PUERILE FARE: Director Chander Mishra's "Time Pass" is nothing but a waste of time, effort and money.

PUERILE FARE: Director Chander Mishra's "Time Pass" is nothing but a waste of time, effort and money.  

Ostensibly telling the story of a Hindu boy who wants to get intimate with a Christian girl at a time of communal violence, this film propagates those repugnant values euphemistically called stereotypes. The Christian family speaks broken Hindi and girls in the family dress up in the way that leaves you wondering why at all! And the guy? To say that he is juvenile and has as much charisma as the strap of his watch is to be polite.

No, this film does not cater to the frontbenchers either. To even imply that is to insult the mind-set and values of those faceless multitudes who flock to the cinema halls every other day and make or mar the fortunes of many a film. It just takes the lowest common denominator lower still. Watch this film to see how the Censors have been lax in their approach, if not worse. Incidentally, the Central Board of Film Certification had not cleared the film at first go, asking for some major cuts. Apparently the scissors had gathered some rust by the time the "edited" version came to the table. You do yourself a favour. Sleep well at home. That is a more viable option to pass time than to watch this jarring take on a surge of youthful passion.


(At Wave, Noida, and Delhi theatres)

HURRAY FOR HORROR: Jaume Collet-Serra's "House of Wax" melts many hearts.

HURRAY FOR HORROR: Jaume Collet-Serra's "House of Wax" melts many hearts.  

This one is like a model answer students are told to practise in the classroom. It begins well, ends well too. In between what we get are predictable shots -- eerie, scary, frightful. All this if you are prepared to be accosted with death at every corner. Sitting in your seat, with the changing colour of the screen from bright hues to more sombre and grim, with the background score turning haunting, you know death is not too far. For the youngsters who make a brief detour on their way to a match. They set up their tents in pitch dark, and a couple of mock incidents prepare the viewers that here is a film that belongs to "Friday the 13th genre". There is a comforting feeling of familiarity here: it is a re-make of a 1953 horror classic.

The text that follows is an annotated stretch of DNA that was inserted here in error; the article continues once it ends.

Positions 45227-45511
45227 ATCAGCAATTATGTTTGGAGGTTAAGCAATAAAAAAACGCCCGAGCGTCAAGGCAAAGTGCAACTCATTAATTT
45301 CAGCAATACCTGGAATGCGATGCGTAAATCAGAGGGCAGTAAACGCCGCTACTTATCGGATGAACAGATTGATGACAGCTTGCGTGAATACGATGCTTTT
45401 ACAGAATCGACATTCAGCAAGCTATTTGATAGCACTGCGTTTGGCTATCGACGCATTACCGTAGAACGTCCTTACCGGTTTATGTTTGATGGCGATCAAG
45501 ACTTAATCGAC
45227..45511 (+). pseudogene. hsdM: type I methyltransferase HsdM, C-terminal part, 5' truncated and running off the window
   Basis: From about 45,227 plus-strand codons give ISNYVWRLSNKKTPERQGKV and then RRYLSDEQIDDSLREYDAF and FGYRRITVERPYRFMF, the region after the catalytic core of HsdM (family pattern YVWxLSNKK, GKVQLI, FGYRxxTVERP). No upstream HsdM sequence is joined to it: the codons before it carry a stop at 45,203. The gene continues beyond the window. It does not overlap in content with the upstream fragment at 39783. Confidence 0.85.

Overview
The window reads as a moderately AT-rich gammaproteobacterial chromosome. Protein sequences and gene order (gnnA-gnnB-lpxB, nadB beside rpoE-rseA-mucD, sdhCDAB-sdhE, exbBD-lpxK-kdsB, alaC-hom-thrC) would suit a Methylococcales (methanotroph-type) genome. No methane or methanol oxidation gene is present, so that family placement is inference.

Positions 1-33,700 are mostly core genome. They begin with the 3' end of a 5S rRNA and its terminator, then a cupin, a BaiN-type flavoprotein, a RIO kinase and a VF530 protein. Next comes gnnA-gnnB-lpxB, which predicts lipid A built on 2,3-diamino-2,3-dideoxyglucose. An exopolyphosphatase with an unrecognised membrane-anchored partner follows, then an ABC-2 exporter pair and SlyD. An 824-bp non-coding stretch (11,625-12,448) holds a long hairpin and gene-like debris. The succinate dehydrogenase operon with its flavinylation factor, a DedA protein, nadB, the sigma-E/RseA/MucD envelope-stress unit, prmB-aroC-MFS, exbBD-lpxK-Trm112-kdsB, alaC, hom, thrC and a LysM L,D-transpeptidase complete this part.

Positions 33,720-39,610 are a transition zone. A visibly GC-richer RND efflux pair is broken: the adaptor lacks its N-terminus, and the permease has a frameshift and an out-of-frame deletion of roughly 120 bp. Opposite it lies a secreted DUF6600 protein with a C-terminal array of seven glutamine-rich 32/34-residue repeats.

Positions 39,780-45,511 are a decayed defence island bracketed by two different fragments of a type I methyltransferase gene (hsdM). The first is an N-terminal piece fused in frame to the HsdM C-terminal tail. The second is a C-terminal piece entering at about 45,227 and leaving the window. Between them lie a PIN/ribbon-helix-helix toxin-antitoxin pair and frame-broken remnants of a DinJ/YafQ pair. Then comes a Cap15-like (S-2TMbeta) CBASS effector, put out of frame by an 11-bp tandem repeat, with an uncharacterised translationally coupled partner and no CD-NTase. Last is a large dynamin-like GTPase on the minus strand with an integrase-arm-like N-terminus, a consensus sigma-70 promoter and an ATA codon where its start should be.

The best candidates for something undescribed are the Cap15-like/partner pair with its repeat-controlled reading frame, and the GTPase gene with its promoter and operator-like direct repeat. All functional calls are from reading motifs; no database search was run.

Hey, don't dismiss it as another horror fim with a bit of spooky stuff, a gory hand, a falling chandelier. Not to forget some carefully used special effects and a leisurely, even languid, pace of storytelling. This one comes with nice, delectable intermissions of youthful sequences of a beauty who knows where her strength lies and in unafraid to use it. She has chutzpah, she has �lan. Yes, that is Paris Hilton, who packs in a wallop as a seductress, and makes even horror a viable exercise to undertake on a lonely night.

Watch this take on youngsters' night gone awry for her. But basically watch it to see how far director Jaume Collet-Serra has been able to stay honest to Belden's story. In the honesty of narration lies the success of the film. Go for "House of Wax" with its still and eerie night at the beginning and a nice closing sequence - just like a model answer! It melts many a brave heart.